Liz Wylie talked to Whanganui educators from early childhood to tertiary providers to discover how they have managed under level 4 and what they are expecting as we move to level 3.
Te Heti Kohanga Reo manager Lisa Reweti said the early childhood centre in Hinau St will not open next week.
"We have decided that it is safer to remain closed as we have our elders living in the kaumātua flats nearby and we are heeding the Government's advice about keeping bubble sizes as small as possible," Reweti said.
"Some of our parents will be going back to work under level 3 but they have whānau to care for their tamariki."
Noah's Ark early learning centre in Tawa St will be open from Wednesday and manager Liz Heap anticipates there will be a number of children attending.
"A number of our whānau are essential workers and others will be returning to work.
"We are prepared to keep children within two separate bubbles within the centre."
The centre has two designated age group areas and Heap said numbers will be limited to 10 children in each area.
She said the centre has good strategies for mitigating risk and robust health and safety procedures in place.
Durie Hill School principal Geoff Simes said distance learning during the past two weeks had presented both challenges and delights.
"Teachers have thought carefully about the home learning that's been given to children," he said.
"We've been aware that circumstances vary, so we've included tasks and activities that do not require a computer or electronic device, along with tasks that utilise electronic and online opportunities.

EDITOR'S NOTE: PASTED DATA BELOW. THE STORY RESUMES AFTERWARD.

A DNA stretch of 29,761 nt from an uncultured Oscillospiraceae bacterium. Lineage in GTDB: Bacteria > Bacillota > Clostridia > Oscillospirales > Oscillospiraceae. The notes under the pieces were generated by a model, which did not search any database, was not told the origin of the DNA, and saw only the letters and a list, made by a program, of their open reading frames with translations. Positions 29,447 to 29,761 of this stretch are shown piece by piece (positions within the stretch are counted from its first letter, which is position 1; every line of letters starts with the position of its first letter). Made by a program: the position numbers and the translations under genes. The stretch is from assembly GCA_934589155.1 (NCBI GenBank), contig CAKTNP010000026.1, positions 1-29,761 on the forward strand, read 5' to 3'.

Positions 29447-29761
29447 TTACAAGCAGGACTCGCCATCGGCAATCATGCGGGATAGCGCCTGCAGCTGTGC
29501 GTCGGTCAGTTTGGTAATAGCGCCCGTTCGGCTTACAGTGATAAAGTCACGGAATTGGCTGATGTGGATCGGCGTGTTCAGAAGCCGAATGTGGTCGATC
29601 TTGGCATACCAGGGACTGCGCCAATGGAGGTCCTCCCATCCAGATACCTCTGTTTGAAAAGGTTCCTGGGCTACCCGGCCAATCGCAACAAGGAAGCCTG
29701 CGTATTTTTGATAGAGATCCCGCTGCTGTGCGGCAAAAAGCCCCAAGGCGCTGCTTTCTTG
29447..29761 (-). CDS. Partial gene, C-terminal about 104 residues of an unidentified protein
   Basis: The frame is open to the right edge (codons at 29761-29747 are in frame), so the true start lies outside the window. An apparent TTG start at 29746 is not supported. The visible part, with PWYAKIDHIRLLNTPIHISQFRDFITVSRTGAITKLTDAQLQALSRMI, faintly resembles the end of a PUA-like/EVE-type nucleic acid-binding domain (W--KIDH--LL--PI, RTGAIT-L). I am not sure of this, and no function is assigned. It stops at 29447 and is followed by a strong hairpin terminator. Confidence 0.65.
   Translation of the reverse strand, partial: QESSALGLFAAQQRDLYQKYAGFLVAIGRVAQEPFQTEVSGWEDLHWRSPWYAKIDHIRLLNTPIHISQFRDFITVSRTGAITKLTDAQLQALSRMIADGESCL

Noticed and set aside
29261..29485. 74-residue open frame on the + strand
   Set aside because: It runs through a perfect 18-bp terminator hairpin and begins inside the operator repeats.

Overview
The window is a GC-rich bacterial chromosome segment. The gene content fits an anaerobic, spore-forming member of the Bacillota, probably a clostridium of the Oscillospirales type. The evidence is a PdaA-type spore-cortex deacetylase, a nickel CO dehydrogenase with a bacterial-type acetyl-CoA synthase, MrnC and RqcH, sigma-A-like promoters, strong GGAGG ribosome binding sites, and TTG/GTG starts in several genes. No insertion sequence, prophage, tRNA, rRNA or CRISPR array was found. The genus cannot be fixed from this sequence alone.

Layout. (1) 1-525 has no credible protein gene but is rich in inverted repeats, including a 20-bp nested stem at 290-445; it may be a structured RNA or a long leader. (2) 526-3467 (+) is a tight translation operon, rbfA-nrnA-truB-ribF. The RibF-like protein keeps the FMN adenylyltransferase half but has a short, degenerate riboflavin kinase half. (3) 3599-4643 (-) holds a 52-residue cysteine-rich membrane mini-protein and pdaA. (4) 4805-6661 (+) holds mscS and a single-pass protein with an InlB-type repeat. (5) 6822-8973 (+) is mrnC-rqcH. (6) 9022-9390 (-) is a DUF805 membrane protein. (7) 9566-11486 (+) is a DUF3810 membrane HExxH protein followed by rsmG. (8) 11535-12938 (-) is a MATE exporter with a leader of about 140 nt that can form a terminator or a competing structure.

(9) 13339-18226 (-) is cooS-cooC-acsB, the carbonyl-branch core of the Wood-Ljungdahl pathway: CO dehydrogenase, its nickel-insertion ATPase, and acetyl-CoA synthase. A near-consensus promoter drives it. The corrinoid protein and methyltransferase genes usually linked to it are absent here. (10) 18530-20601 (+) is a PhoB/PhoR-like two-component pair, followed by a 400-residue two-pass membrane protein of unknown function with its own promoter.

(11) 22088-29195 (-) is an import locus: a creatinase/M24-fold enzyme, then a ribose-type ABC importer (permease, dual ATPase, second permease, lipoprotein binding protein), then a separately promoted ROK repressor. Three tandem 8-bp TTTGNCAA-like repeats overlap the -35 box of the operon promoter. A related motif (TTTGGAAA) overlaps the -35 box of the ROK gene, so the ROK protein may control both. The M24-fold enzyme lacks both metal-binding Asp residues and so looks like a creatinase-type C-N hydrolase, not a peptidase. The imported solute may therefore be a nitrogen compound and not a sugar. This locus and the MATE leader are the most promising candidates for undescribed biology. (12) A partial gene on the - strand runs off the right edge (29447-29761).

"Teachers are adapting home learning activities all the time now and a new way of working has definitely presented challenges but it has also stimulated divergent thinking and creativity."
Simes said he suspects there won't be many children turning up to school next week.
"There were only a few children of essential workers at Durie Hill School on the two days prior to lockdown.
"This week, the situation is different, with more people permitted to work under level 3 but I suspect the vast majority of children will remain at home.
"I'm confident we're ready to cater for those children who do come to school."
Whanganui City College deputy principal Val Rooderkerk said the school is prepared for some Year 9 and 10 students to return but does not know how many there will be at this stage.
"We are prepared to welcome them back and manage safe distancing procedures.
"It is embedded in the kaupapa of the school to practise care and kindness and our students have been brilliant at supporting each other during level 4."
Rooderkerk said the school had been collecting cans of food for charity donations and it was decided to distribute them to school whānau when the lockdown was announced.
"We asked that only those who needed them most take them home and they were really good about that.
"Head students have been really good at keeping in touch with their peers and organising things like online assemblies with their peers."
With two teenaged children of her own, Rooderkerk said she appreciates that the hardest thing about lockdown for Whanganui City College students is missing their friends.
UCOL communications director Christine Beech said most students will continue distance learning but a small number will be returning to the Whanganui campus this week.
"The exception will be for students who are due to finish their qualification this semester and need to complete practical learning, or an on-site assessment in order to qualify.
"This includes observing rules for physical distancing and recording systems to contact trace everyone on campus. Students will be put into groups of no more than 10 people, including staff, in any one group bubble."
The number of students taking part is likely to be very small, with the majority of them being students in the trades and applied technologies faculty.
Beech said all staff and students not involved in these select programmes will remain off campus until the current restriction level is decreased.